Opinion
Professional Development Opinion

Peer Observation and the Novice Teacher: What You See Is What You Get

March 25, 2019 2 min read

While on safari with NEAF Global Fellows in South Africa, our guide suddenly stopped the truck and jumped out. There on the edge of the dirt road, unnoticed by any of us, he identified an impression left earlier by a zebra. Amazed, we listened intently as our guide explained the zebra’s intentions while rolling in the dirt and indicated the tracks leading to and from the area.

Our guide’s university background and years of experience afforded us much more than a simple view of animals in the refuge that day; he taught us about their social behaviors, instincts, and movement patterns. While the views on safari were spectacular, it was our guide’s expertise that deepened our appreciation of South Africa’s animals.

What Do Novice Teachers Learn from Unguided Observations?

Novice teachers are often on safari in classrooms hoping to spy best practices and learn from veteran colleagues. Unfortunately, the limitations of these observations are compounded when teachers observe solo. All too often, well-meaning administrators suggest new teachers watch more experienced teachers to see mastery in action. But new teachers, with their lack of experience and pedagogical understanding, are not always able to identify nuances of effective teaching and then successfully implement new strategies. On a solo safari, what new teachers see is literally what they get.

Guided Observations as Collaborative Reflective Practice

The routine of sending novice teachers on unguided observations should be considered malpractice. In a profession requiring certification, collaborative attempts at reflective practice are an essential part of induction. In fact, job-embedded learning opportunities such as guided observations offer benefits to both the novice and veteran.

As both teachers consider the instructional approaches during a live lesson or video, they engage in shared perspectives, critical thinking, and analysis of practice. Follow-up feedback on new instructional attempts allows further improvement of practice by both teachers.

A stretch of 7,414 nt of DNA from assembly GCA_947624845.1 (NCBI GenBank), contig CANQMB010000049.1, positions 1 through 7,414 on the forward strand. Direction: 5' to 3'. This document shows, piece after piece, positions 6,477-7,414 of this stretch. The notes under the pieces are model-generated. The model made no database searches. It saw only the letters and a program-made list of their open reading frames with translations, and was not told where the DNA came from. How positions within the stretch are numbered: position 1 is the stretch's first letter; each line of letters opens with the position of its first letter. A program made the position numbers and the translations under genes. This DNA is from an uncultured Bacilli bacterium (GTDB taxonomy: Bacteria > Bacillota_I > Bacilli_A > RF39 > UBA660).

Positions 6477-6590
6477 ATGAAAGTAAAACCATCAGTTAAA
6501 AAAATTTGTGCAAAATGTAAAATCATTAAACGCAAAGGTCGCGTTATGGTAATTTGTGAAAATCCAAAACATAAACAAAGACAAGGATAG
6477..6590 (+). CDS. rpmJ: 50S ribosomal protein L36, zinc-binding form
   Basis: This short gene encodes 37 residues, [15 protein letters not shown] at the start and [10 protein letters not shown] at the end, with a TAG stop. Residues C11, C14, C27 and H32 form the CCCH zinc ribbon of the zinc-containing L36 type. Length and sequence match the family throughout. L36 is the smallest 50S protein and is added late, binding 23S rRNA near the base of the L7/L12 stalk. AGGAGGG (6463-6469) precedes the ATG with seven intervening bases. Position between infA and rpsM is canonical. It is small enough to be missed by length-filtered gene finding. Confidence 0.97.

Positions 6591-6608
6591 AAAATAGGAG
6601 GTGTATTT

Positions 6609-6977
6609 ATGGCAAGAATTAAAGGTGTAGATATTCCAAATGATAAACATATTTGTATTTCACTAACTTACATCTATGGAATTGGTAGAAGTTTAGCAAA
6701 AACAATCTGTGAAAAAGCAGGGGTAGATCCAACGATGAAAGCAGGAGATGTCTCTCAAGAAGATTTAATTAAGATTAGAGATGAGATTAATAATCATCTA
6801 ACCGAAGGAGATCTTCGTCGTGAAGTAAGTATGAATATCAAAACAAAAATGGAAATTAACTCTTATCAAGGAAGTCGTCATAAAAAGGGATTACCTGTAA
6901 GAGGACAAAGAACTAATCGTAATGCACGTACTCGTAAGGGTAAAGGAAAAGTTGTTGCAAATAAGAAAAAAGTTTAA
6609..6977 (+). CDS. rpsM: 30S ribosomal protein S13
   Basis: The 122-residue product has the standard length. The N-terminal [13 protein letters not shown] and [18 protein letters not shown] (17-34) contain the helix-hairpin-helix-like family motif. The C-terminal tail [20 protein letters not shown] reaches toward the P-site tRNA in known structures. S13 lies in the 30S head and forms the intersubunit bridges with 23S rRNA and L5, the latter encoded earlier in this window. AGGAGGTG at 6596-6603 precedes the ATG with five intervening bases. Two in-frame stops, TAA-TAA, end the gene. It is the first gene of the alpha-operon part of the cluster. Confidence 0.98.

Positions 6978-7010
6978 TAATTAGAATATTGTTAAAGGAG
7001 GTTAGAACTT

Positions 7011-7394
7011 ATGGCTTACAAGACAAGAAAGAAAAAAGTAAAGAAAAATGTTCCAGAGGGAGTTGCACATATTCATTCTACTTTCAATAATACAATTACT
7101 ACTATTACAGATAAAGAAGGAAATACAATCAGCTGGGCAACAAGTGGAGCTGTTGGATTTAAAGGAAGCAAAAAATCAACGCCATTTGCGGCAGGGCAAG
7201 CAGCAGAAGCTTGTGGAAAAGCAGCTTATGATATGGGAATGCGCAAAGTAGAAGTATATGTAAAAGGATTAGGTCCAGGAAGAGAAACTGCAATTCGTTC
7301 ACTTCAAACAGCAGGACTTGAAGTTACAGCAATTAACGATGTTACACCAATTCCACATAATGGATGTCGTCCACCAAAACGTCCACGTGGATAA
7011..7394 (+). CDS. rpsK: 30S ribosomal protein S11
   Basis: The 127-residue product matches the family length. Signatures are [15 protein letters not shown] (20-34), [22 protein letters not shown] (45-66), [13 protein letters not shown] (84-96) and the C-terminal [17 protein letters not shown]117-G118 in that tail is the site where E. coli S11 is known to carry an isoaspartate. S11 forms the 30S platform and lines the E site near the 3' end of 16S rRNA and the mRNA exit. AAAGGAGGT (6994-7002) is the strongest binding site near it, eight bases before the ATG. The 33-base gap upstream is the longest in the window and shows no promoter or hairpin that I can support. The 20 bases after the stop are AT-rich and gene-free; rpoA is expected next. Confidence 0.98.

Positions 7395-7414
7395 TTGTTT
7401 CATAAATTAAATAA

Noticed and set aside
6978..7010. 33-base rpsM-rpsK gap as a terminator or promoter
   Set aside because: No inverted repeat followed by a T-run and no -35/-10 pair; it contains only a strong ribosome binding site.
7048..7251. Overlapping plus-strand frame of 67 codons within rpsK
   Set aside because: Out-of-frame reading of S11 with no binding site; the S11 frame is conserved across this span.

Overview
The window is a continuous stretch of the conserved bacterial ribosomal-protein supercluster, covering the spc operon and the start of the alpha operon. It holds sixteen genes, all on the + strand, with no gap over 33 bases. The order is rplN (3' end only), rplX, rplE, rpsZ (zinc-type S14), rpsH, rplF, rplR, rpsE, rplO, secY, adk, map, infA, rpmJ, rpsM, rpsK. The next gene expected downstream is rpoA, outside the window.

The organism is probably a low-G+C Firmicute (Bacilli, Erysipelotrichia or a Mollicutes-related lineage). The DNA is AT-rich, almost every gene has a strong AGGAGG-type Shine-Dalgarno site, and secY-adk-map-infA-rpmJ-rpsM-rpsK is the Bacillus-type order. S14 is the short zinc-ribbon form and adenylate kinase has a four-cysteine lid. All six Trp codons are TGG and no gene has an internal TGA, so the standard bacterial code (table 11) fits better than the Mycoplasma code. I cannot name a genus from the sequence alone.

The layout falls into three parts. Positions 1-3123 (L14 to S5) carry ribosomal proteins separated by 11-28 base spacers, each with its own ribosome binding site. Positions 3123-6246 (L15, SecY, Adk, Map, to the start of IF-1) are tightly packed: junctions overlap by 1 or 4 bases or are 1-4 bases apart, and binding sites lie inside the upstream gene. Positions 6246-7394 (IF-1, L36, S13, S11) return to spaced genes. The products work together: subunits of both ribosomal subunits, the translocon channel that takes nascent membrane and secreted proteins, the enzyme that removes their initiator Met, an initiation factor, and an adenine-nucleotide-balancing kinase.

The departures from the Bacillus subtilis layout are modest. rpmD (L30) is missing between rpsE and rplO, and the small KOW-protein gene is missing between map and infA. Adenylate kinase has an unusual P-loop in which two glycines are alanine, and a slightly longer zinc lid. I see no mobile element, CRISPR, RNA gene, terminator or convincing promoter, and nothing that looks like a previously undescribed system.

In a study by NNSTOY, master teachers who guide new colleagues were found to experience greater self-efficacy in their teacher leadership roles. This, in turn, has a positive effect on retention (Remijan, 2014), and can also encourage a rich culture of observation in the school.

Instructional coaches and mentors often describe a new teacher’s lack of experience by saying, “They don’t know what they don’t know.” Why then would we expect a new teacher to identify best practices with an untrained eye? In the same way we champion the effects of personalized learning for students, our efforts to personalize observations will increase the learning and skill development of our newest teachers.

Without the guidance of a master teacher, what a new teacher sees may literally be all he or she gets.

Allison Riddle is the 2014 Utah Teacher of the Year and a member of the National Network of State Teachers of the Year (NNSTOY). She is the Elementary Mentor Supervisor for Davis District in Northern Utah.

Photo Credit: Allison Riddle

The National Network of State Teachers of the Year believes expert teachers will lead the way to a more equitable and exceptional future for all kids. Do you agree?

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The opinions expressed in Teacher-Leader Voices are strictly those of the author(s) and do not reflect the opinions or endorsement of Editorial Projects in Education, or any of its publications.

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